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How one of the decade’s best UK income funds plummeted after one bad year

30 May 2024

Performance has picked up recently and the IFSL Marlborough Multi Cap Income fund remains ahead since launch, but a poor 2022 has impacted long-term returns.

By Jonathan Jones,

Editor, Trustnet

Sometimes good managers have a bad year that can derail their performance figures for years to come. For Siddarth Chand Lall, manager of the £465m IFSL Marlborough Multi Cap Income fund, that time was 2022.

The year was so poor that it has impacted the fund’s medium and long-term figures, with the portfolio sitting in the fourth quartile of the IA UK Equity Income sector over three, five and 10 years. It remains ahead of the sector average since launch in July 2011, however.

In the decade prior to 2022, the fund was the fourth-best among its 60 peers, smashing its average rival by more than 70 percentage points, as the below chart shows.

Performance of fund vs sector from 2012-2022

Source: FE Analytics

“The performance was top quartile over one, three five and 10 years up until the end of 2021; 2022 was the year that we struggled,” said Chand Lall.

“That is what has spoiled the three and five-year numbers. It isn’t that we have had bad performance every year.”

His fund tends to invest mainly in mid- and small-caps, with some 83.6% of the portfolio invested in this area of the market, while just 10.3% is in larger stocks.

As a result, the fund was buffeted from all sides, including the UK macroeconomic picture worsening due to rampant inflation, which had a particularly big impact on the more domestically-focused mid-cap stocks.

Couple this with a weaker pound (making imports more expensive) and the situation for the lower end of the market was difficult.

As such, his fund lost some 19.6% in 2022 alone – the worst year on record for the fund since its launch in 2011 – with the manager also noting there were some stock-specific issues as well.

Performance of fund vs sector in 2022

Source: FE Analytics

Yet the name of his fund is multi-cap, suggesting he has the option to move up the scale where appropriate – something Chand Lall admits was a lesson he learned during the course of that difficult year.

“How would we have positioned if we had known now what we knew then? We would have made much more use of the large-cap allocation. Whereas it’s almost always been between 5% and 15% to the FTSE 100 we would probably have moved up the scale,” he said.

However, it was not as easy, he noted, due to the makeup of the investors in the fund. “At the time there were specific clients who wanted us to keep the small-cap and mid-cap bias the way it was because we made up a portion of their allocation across many portfolios,” Chand Lall said.

“We were told ‘if you do underperform at least we know why you are, what we don’t want is for you to double up on where we already have exposure through other funds’.”

This is no longer an issue for the manager as these clients are no longer invested in the fund and so he has “much more flexibility” in the future should the environment change as dramatically as it did in 2022 when inflation and interest rates rose steeply.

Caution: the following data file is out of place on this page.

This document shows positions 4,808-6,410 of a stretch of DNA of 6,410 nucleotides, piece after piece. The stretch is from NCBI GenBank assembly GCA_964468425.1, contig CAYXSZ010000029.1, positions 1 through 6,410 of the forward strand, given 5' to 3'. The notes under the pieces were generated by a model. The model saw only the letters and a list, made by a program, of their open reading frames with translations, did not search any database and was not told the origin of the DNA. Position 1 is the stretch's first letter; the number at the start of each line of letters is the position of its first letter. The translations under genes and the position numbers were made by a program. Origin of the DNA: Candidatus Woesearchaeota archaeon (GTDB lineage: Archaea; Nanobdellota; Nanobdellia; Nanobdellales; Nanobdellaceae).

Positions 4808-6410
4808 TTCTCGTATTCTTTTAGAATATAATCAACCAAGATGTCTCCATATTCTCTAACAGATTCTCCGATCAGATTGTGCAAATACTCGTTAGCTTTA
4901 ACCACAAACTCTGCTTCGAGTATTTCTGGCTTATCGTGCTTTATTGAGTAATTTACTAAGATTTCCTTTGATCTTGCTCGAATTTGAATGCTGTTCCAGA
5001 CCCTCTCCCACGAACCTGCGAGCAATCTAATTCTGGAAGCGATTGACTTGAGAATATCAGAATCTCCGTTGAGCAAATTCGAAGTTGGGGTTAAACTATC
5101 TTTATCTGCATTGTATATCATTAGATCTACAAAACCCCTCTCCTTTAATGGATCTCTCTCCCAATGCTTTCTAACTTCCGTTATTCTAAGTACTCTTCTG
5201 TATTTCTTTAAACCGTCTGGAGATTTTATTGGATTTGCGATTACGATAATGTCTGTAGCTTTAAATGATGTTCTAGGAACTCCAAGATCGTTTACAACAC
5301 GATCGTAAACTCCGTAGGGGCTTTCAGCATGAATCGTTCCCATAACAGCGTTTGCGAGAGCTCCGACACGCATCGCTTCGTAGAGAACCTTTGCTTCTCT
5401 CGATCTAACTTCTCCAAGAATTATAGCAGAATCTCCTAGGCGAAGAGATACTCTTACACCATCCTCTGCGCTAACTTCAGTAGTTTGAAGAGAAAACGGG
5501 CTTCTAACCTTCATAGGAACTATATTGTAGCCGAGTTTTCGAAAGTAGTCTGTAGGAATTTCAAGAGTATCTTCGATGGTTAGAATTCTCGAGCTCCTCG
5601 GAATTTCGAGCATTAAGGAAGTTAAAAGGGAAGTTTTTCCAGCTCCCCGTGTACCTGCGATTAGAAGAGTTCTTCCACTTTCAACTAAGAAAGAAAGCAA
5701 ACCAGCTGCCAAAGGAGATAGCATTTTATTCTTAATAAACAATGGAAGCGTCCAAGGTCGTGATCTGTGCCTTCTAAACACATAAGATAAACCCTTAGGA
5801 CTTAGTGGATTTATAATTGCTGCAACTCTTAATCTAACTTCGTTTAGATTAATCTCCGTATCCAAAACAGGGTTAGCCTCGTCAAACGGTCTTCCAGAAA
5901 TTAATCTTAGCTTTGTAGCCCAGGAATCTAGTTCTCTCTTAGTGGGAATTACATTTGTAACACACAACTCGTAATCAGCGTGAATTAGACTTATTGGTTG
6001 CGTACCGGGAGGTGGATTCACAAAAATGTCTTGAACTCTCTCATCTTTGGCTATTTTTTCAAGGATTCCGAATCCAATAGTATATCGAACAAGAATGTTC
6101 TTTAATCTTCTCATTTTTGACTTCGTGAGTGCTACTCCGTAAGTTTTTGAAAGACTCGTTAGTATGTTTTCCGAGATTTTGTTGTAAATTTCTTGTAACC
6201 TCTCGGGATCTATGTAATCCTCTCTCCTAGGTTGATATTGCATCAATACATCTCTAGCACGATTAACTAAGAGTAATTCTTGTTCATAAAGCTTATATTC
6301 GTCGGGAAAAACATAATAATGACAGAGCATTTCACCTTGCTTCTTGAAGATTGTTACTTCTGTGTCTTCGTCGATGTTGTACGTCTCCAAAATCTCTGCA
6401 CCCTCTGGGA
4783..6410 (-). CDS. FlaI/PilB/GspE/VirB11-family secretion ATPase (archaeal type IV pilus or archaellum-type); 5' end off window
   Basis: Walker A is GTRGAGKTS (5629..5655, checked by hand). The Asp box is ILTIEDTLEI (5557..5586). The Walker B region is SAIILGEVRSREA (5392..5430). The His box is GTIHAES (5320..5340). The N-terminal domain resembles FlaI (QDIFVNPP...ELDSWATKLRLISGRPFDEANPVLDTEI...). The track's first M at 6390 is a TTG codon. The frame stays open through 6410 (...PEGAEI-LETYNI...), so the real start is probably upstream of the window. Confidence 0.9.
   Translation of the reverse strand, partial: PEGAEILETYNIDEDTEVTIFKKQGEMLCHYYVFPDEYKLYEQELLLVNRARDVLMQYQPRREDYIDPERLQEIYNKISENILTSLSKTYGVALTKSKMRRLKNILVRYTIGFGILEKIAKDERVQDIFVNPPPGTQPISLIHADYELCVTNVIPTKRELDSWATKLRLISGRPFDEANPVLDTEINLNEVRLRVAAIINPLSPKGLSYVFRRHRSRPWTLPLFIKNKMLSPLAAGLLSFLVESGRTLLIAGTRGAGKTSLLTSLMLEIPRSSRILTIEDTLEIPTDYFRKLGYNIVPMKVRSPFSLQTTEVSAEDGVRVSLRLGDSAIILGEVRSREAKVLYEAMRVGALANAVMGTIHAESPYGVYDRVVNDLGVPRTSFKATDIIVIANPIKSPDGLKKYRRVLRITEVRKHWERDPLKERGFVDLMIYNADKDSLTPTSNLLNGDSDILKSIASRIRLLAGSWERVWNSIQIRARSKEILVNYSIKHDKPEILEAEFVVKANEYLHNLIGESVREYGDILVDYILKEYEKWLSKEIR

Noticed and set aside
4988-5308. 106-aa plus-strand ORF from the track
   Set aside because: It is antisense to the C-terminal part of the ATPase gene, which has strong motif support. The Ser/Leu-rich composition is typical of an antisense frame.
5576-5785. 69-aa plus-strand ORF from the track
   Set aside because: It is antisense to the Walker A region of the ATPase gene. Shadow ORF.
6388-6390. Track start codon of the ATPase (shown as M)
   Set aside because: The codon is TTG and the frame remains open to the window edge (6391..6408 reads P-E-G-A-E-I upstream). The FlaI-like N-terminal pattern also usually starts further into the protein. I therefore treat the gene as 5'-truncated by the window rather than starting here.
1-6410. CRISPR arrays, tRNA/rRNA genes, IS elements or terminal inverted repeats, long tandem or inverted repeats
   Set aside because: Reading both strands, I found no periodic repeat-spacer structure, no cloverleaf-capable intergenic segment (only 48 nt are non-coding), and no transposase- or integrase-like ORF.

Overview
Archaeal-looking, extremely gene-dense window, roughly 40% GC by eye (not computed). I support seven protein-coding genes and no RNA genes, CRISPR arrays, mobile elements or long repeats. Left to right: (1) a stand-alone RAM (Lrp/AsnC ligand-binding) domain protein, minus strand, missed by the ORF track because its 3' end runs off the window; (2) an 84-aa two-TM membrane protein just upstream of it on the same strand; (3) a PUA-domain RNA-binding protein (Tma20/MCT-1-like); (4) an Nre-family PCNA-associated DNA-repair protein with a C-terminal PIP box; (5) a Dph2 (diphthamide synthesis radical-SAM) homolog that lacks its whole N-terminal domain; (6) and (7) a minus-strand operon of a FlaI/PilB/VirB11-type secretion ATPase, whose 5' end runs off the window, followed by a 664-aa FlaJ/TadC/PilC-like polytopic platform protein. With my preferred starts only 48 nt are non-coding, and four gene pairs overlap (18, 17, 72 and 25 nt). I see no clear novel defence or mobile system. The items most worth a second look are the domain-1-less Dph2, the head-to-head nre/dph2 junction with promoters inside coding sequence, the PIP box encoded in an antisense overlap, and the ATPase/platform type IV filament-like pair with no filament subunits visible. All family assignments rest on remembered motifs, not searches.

“We will move much larger without changing the investment process,” he said, which includes looking for good companies with strong balance sheets indicated by metrics such as net debt to net assets of sub 50% (or preferably net cash) and free cashflow covering the dividends.

Chand Lall added: “In the event we get a scenario where there is potentially high inflation and interest rates, we would take advantage of the flexibility the strategy allows. That is the learning. I don’t mean 60% of the fund would be invested in the FTSE 100, but instead of 10-15% it might be 30-35%.”

Yet to change the portfolio now would be “silly”, he argued as mid- and small-caps are coming into their own. Indeed, the fund has been one of the top performers of the IA UK Equity Income sector so far in 2024 and since its nadir in October 2023 it is up some 28%.

Performance of fund vs sector over 1yr

Source: FE Analytics

“At this current juncture it would, to a certain extent, be almost silly to do it [move into large-caps]. We are getting so much alpha at this moment so I wouldn’t want to move away from that just to buy large-cap for the sake of it,” he said.

This recovery is in-keeping with previous periods, he noted, such as following the Brexit referendum in 2016 and the Covid pandemic collapse of 2020.

“What’s driving that is the aspect of beaten up valuations and also stocks trading better. We have gone past that element of caution and worries over a recession in the UK GDP figures. In the latest quarter it was 0.6% which was better than expected,” he said.

“That macro aspect does have some correlation with your micro. Also companies are trading better – we have had more good updates than bad. The multiple expansion will come.”

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Data provided by FE fundinfo. Care has been taken to ensure that the information is correct, but FE fundinfo neither warrants, represents nor guarantees the contents of information, nor does it accept any responsibility for errors, inaccuracies, omissions or any inconsistencies herein. Past performance does not predict future performance, it should not be the main or sole reason for making an investment decision. The value of investments and any income from them can fall as well as rise.